Yellowknife speedskater nabs 4 provincial Special Olympics silver medals

It's a simple motivation that paid off.

About four years ago, when Joshua Boudreau first caught sight of competitive speedskating on a televised winter game, it looked fun so he thought he'd give it a try.

Now, the Yellowknife 18-year-old has four silver medals from different speedskating categories at this year's Special Olympics Alberta Winter Games.

He was within a tenth of a second of getting gold in one category, but he doesn't harbour any regrets as he excitedly shows CBC's Lawrence Nayally his silvers.

"I accomplished something very awesome," he said.

Alberta Special Olympics 2019/Devon Langille

While Boudreau was skating, his mother Heidi was dealing with a sense of anxiety — her son was going alone to the Calgary and Edmonton events, and it was his first time competing out-of-town in the Special Olympics.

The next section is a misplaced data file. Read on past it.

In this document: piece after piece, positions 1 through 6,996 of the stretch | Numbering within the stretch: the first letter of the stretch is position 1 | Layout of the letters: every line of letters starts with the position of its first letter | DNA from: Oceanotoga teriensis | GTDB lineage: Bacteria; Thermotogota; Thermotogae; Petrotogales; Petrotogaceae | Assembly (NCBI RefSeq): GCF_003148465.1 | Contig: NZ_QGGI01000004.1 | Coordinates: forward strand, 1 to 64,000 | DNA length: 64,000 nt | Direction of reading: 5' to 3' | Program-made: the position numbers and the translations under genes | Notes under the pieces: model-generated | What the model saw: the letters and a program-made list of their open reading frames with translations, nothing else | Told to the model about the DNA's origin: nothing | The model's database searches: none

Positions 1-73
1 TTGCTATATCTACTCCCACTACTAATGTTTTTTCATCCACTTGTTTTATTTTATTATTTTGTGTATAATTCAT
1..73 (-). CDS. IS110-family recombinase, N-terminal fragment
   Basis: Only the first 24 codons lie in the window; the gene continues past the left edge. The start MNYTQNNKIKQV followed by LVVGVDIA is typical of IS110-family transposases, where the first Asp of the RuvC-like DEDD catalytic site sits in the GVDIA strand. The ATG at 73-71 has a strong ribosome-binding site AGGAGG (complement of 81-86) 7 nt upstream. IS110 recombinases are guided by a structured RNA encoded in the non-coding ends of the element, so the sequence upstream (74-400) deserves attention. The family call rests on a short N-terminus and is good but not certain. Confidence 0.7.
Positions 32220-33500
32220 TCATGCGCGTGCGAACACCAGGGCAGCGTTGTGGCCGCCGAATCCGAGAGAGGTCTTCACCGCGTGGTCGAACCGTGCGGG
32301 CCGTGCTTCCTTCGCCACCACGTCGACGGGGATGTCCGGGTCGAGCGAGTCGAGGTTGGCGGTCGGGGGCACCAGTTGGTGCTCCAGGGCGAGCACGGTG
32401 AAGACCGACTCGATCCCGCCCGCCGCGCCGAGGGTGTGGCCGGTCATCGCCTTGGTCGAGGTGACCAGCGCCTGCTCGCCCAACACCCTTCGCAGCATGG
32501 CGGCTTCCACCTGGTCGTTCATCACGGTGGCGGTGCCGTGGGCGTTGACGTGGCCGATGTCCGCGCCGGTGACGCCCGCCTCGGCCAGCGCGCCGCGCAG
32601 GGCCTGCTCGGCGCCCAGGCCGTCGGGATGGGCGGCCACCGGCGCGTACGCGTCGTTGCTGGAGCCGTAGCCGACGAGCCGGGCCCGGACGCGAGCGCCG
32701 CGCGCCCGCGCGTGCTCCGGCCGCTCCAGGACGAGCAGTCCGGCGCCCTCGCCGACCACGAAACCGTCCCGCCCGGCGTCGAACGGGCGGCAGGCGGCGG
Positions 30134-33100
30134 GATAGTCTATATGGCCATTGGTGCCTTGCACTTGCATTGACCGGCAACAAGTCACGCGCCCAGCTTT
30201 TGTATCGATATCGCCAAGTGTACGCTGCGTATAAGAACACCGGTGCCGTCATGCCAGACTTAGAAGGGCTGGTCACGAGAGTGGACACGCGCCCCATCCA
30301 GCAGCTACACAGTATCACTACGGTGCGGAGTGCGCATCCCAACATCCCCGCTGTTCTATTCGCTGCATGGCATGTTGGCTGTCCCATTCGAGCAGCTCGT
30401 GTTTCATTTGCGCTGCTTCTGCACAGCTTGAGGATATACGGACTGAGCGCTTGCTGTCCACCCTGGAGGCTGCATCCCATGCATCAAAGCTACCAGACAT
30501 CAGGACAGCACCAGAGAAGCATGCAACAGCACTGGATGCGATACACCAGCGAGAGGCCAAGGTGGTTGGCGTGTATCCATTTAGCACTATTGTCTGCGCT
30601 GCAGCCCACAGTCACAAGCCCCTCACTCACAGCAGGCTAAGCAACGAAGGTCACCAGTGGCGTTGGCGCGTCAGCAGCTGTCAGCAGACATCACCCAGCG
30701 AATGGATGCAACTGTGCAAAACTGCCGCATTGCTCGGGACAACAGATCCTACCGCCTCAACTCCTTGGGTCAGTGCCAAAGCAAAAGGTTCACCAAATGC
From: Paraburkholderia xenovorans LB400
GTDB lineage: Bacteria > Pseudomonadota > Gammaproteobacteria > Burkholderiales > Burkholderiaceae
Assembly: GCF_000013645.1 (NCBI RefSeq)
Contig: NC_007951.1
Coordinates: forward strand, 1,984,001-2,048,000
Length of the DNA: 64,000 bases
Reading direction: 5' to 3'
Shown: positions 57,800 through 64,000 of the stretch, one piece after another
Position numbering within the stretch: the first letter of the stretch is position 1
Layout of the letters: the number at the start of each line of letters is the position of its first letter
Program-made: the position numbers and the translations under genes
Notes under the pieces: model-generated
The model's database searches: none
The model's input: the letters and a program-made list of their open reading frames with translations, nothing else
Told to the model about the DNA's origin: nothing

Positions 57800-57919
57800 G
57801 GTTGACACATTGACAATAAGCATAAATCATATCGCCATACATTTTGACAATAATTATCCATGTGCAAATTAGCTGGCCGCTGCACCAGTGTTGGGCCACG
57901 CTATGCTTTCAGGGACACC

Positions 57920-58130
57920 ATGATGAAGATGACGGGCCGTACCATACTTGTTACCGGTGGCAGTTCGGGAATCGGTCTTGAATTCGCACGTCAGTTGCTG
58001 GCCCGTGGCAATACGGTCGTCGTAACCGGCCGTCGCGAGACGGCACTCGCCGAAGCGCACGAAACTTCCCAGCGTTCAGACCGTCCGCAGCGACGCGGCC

That nervousness was all worth it when Boudreau called on FaceTime to tell her how he performed.

"We were just blown away. I'm very proud. Very, very nice … warm feeling of being proud of him," Heidi said.

Boudreau will keep working with his coaches and has his sights on going to nationals next year.

From hockey skates to long blades

When Boudreau first expressed interest in speedskating, his mother was hesitant to go all-in with buying a pricey and high-maintenance pair of speedskates.

So, for two years he practiced speedskating with a pair of hockey skates.

"He gave it a shot and fell in love with it," Heidi said.

Alberta Special Olympics 2019/Braeden Park

Over time she saw how committed Joshua was to his sport, and they took the plunge to get speedskates.

"He's been taking care of them and so slowly you can see the responsibility and accepting the commitment and he's been working hard," Heidi said.

He practices with the Special Olympics program and with the regular program — so he's on the ice three to four times a week building his muscles and endurance.

For Boudreau, it's satisfying to be competing in a sport that he says people don't typically expect to see in the Special Olympics.